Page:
Phospho-labeling has shown that most NP phosphorylation occurs on serine residues [37]. We therefore exploited an unbiased approach to identify serines that are important for polymerase function. Using the NP structure [13, 14], prior phospho-peptide analyses [43], and sequence conservation as a guide, we identified and mutated to alanine 20 surface-exposed serines that could potentially be phosphorylated (Fig 2A). Mutated serines were located in all three major structural domains—the head, body, and tail loop—and included residues identified by phosphoproteomics (i.e. S9, S402/403, S457 and S473). We also mutated the previously identified phosphorylation site at position 3 [43], which in the A/WSN/33 strain is a threonine.

Identification of serine residues and a phosphorylation site in NP that are critical for polymerase activity.
Fig. 2. Identification of serine residues and a phosphorylation site in NP that are critical for polymerase activity.
(A) The structure of NP (PDB 2IQH) reveals the core head and body regions as well as a tail loop that directs oligomerization. Conserved, solvent-exposed serine residues were identified in the NP protomer and selected for mutagenesis. (B) High-throughput polymerase activity assays were performed in human 293T cells expressing the viral polymerase, WT or mutant NP, and reporter constructs representing negative- (vNA-Luc) or positive-sense (cNA-Luc) RNA templates. (C, and D) Purified NP was prepared for mass spectrometry, tryptically digested, and enriched for phosphopeptides. Targeted MS identified the phosphopeptide 401-ASSGQISIQPTFSVQR-416 with phosphorylations localized to S407 and to S413 on NP.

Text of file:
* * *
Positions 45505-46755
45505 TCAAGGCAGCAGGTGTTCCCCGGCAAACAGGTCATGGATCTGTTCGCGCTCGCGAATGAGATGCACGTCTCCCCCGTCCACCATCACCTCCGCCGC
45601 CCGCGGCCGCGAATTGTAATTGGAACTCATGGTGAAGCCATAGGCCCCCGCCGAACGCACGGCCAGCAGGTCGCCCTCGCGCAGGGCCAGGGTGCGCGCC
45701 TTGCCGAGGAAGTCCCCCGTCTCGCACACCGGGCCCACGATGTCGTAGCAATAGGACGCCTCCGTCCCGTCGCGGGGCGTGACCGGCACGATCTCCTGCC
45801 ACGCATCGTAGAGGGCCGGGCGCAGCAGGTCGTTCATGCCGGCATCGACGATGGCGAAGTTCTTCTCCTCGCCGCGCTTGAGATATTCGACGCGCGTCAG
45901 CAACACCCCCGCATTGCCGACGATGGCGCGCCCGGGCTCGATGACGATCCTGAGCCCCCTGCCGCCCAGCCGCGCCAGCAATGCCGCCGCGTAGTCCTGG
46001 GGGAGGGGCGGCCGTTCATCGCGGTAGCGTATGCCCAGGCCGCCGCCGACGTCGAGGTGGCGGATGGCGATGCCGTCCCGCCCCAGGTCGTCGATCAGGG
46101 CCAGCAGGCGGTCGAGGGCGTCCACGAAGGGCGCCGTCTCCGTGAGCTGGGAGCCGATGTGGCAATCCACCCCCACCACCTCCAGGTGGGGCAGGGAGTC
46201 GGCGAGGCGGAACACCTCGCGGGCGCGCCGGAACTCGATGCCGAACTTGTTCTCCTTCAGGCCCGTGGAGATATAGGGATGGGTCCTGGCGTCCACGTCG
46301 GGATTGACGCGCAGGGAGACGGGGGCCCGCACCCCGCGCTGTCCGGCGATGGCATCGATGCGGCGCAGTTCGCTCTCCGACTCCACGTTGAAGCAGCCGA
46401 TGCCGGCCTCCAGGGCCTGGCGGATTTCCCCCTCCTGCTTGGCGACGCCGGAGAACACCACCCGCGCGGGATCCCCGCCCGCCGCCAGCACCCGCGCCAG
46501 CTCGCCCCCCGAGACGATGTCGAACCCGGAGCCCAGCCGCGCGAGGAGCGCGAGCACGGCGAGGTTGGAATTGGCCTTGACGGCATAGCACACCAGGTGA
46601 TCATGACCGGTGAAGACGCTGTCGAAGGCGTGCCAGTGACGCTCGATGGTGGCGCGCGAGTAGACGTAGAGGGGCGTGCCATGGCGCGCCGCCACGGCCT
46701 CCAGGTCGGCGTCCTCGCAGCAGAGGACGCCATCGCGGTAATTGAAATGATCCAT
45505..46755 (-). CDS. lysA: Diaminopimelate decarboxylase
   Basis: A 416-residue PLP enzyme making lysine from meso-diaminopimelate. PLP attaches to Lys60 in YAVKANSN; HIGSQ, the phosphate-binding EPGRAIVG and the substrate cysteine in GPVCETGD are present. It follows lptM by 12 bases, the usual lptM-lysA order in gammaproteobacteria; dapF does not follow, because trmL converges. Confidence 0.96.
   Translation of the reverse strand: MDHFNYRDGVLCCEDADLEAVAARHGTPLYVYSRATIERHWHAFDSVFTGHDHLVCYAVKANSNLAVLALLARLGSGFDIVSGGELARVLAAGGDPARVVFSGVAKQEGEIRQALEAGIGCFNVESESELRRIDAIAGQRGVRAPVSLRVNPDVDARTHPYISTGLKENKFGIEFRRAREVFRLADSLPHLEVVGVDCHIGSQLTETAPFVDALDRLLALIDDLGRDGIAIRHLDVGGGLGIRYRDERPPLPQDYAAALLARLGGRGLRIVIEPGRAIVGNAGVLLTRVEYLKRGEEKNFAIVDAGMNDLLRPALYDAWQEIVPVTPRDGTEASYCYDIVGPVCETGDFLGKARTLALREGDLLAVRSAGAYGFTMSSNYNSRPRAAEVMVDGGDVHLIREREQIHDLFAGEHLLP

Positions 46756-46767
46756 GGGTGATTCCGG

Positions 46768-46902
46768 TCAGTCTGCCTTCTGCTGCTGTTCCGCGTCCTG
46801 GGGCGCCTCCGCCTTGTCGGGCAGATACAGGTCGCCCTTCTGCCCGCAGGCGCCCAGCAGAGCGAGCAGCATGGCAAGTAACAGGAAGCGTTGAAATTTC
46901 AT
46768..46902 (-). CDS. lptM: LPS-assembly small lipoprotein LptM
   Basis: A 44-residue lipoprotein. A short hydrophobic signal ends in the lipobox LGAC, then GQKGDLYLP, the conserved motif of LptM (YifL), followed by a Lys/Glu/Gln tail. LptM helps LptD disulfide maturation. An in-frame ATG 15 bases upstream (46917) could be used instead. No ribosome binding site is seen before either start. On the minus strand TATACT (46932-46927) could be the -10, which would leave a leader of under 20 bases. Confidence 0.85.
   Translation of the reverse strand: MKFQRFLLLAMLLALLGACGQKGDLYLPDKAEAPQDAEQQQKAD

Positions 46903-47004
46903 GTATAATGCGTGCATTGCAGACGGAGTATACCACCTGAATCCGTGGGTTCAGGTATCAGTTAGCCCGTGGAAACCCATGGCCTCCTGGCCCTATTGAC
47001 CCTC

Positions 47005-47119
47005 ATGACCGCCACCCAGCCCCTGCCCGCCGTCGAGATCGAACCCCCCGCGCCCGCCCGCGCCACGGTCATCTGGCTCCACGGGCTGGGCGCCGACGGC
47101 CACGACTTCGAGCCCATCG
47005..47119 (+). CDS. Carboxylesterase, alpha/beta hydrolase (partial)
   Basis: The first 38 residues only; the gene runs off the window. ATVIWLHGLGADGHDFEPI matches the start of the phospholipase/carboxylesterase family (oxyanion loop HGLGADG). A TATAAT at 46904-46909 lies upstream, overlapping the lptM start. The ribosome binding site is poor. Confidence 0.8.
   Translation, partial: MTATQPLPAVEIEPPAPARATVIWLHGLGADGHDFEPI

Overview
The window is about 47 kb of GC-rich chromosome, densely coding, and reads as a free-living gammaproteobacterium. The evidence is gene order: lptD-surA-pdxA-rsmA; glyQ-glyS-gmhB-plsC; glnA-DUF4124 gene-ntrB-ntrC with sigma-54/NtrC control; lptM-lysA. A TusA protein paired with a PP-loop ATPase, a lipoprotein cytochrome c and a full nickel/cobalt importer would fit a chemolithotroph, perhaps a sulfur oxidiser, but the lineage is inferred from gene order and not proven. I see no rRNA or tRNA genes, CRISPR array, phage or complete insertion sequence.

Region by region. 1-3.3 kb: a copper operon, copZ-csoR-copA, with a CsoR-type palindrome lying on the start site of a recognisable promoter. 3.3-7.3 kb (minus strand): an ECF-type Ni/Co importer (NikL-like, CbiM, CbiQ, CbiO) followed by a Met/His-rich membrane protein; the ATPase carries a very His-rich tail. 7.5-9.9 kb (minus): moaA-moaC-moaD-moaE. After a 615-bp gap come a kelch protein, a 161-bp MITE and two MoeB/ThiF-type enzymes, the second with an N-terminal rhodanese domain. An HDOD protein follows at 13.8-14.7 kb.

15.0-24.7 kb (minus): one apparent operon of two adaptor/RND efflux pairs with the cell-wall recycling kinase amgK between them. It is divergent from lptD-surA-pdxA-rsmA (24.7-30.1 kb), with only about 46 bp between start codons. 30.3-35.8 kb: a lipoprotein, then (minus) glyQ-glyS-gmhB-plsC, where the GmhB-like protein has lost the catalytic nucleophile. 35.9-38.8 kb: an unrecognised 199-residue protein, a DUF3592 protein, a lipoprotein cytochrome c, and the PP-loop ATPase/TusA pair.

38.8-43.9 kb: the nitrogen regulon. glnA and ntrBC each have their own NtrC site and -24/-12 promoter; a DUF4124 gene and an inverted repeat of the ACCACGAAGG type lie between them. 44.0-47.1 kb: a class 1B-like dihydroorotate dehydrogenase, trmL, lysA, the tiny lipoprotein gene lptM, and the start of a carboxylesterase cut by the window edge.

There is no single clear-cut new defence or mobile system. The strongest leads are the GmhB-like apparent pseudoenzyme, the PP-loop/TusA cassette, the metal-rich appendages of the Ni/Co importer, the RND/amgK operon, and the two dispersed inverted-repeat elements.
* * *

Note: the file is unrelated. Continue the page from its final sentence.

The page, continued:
High-throughput polymerase activity assays were performed in human cells expressing NP, the viral polymerase proteins PB1, PB2 and PA, and a vRNA-like reporter. To ensure sensitivity to minor changes in function, NP was expressed at limiting concentrations. Most NP mutants displayed activity within 2-fold of WT. Many of these mutations removed previously identified phosphorylation sites, indicating that not all phosphorylation sites in NP are essential for viral gene expression (Fig 2A and [41, 43, 44]). Strikingly, mutation at S407 and S486 drastically reduced polymerase function supporting less than 10% of the activity of WT NP. To determine if any of the NP mutants selectively block replication versus transcription, we repeated these assays using a cRNA-like reporter that requires at least one round of replication before it can serve as a template for mRNA production (Fig 2B). The NP S407A and S486A mutants continued to demonstrate severe defects in polymerase activity. However, no additional defects in NP function were revealed as all of the other mutants retained activity within 2-fold of WT. Immunofluorescence also showed that mutation at S407 or S486 did not alter the dynamic subcellular localization of NP (S1 Fig). Similar to WT, both NP S407A and S486A localize to the nucleus at early time points and redistribute to the cytoplasm at later time points. These data identify serine residues 407 and 486 in NP as important for supporting polymerase function.